Earlier this week, conservative broadcasting company Sinclair Broadcasting announced it was planning to air Stolen Honor, an anti-Kerry documentary created by the same team behind the discredited "Swift Boat Veterans for Truth" ads. Some Democrats have complained, saying that the airing of the anti-Kerry doc would violate electioneering laws. The FCC announced Thursday that the agency would stay out of the fray. The Democrats in turn lodged a complaint with the Federal Election Commission and demanded equal time for Kerry ads from any Sinclair station that airs Stolen Honor.

Moore offered to give Fahrenheit 9/11 to Sinclair for free Friday as an "equal time" choice, but few believe the conservative broadcaster would dare air Moore's film.

Although iN DEMAND is not subject to the FCC's jurisdiction as a privately owned pay-per-view cable channel, Time Warner may have feared some political backlash.

This is not the first time Moore has had trouble with corporate entities seeking to distribute his films.

Earlier this year, Moore went toe-to-toe with Disney for refusing to release Fahrenheit 9/11.

Soon after the Disney dust-up went public, Moore found alternative distribution for the film, which went on to become the most successful doc in history and one of the year's biggest successes. Fahrenheit 9/11 has raked in more than $217 million worldwide and was the ninth-biggest hit of the summer.

Fahrenheit 9/11 moved 1.36 million copies on DVD in its first week in stores last week, generating nearly $5 million in sales and another $5.5 million in rentals, both records for a documentary film.
http://story.news.yahoo.com/news?tmp...en_tv_eo/15157

Of note, the FCC will permit Sinclair to air the anti-Kerry film.
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Old 10-16-04, 01:04 PM
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How can you compare a "public entity", in this case a library, with privately owned TV stations?
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Old 10-17-04, 10:43 PM
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Doesn't the library need permission from the studio in order to publicly show the movie?
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Old 10-17-04, 10:48 PM
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Originally posted by Myster X
How can you compare a "public entity", in this case a library, with privately owned TV stations?
I wasn't.
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Old 10-17-04, 10:52 PM
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Doesn't bother me in the least, personally.

Moore offered to give Fahrenheit 9/11 to Sinclair for free Friday as an "equal time" choice, but few believe the conservative broadcaster would dare air Moore's film.
At least Moore has come out about that fact that his tripe is political garbage that would qualify as "equal time"

No doubt his followers will excuse this since they know it is unbiased.
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Old 10-18-04, 03:47 AM
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i'm sure this is the same guy that would fight for the ten c's to be put on the front steps of the library....
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Old 10-18-04, 08:44 AM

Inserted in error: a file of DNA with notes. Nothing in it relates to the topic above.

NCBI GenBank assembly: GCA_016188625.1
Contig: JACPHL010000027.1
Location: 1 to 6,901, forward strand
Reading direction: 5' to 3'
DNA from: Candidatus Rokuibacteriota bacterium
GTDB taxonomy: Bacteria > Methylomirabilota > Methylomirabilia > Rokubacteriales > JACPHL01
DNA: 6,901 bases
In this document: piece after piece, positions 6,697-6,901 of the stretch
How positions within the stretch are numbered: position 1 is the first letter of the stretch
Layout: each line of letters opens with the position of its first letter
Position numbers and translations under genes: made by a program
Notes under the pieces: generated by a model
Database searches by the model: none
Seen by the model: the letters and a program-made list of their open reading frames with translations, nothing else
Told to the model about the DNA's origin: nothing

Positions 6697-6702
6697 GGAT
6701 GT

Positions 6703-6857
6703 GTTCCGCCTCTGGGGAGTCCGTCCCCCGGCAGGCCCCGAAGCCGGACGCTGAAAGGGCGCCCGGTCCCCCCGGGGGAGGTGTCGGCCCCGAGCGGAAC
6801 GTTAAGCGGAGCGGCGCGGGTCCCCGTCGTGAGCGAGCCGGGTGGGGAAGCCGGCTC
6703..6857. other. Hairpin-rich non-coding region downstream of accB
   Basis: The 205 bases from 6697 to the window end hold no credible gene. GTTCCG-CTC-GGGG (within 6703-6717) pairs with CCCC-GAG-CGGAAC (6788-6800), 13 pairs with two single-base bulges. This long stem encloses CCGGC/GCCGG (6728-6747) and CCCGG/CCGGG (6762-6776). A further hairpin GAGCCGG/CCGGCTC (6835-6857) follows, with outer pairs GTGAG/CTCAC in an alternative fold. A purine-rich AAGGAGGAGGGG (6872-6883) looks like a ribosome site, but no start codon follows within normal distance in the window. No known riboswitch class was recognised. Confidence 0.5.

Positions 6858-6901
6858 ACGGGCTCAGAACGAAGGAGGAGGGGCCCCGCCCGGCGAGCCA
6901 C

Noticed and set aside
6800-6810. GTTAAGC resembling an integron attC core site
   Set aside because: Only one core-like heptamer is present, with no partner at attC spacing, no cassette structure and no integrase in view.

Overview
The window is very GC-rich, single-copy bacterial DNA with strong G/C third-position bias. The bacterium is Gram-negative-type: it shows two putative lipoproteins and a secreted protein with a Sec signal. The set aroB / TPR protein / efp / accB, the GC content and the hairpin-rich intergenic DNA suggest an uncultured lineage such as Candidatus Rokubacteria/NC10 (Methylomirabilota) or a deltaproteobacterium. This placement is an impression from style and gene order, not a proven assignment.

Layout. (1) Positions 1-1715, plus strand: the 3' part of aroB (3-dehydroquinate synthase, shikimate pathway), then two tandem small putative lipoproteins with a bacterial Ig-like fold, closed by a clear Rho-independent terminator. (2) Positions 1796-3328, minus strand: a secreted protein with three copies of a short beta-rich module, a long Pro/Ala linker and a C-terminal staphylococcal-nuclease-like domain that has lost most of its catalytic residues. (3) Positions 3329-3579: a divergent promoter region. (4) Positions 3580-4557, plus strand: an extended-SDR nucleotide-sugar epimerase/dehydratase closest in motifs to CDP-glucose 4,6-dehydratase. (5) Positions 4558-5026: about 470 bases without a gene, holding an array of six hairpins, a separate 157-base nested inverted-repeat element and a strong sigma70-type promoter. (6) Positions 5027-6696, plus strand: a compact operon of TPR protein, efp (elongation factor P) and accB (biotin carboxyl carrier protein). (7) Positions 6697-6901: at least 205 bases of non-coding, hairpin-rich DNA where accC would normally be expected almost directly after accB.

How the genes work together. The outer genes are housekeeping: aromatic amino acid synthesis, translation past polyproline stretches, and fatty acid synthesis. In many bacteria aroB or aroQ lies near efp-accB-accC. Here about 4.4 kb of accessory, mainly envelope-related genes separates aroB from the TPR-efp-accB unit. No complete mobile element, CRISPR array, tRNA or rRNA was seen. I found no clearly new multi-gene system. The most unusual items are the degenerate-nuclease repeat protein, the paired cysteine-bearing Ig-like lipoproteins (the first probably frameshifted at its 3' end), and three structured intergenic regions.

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Originally posted by Chrisedge
No kidding, they had a big waiting list for the movie, those that want to see it, don't have to wait until it's available. Much different than the Sinclar scandal.

I like that they are showing a different point too.
First, just because there's a long waiting list at this Library does not mean that folks have to wait to see it. It can be rented from any Blockbuster or Hollywood Video store, just about any mom & pop store, and it can be purchased outright from many other outlets.

Second, if the Library has chosen to put on a screening of an alleged high-demand video, that's fine.... do it after the election, particularly since the Library it itself a polling place.

Third, the fact that they're planning to show Fahrenhype 9/11 proves to me that they understand the political motivations behind Moore's work and that airing it alone would be unfair. Well, if showing it requires a rebuttal video to maintain objectivitity, that in and of itself should be reason enough to can it until after the election.

I know many Librarians, and most of them are smarter than this.
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Old 10-18-04, 11:11 AM
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Originally posted by kenbuzz
First, just because there's a long waiting list at this Library does not mean that folks have to wait to see it. It can be rented from any Blockbuster or Hollywood Video store, just about any mom & pop store, and it can be purchased outright from many other outlets.

Second, if the Library has chosen to put on a screening of an alleged high-demand video, that's fine.... do it after the election, particularly since the Library it itself a polling place.

Third, the fact that they're planning to show Fahrenhype 9/11 proves to me that they understand the political motivations behind Moore's work and that airing it alone would be unfair. Well, if showing it requires a rebuttal video to maintain objectivitity, that in and of itself should be reason enough to can it until after the election.

I know many Librarians, and most of them are smarter than this.

Yeah. Let's censor it until after the election, when either of these opinions will be renedered irrelevant history.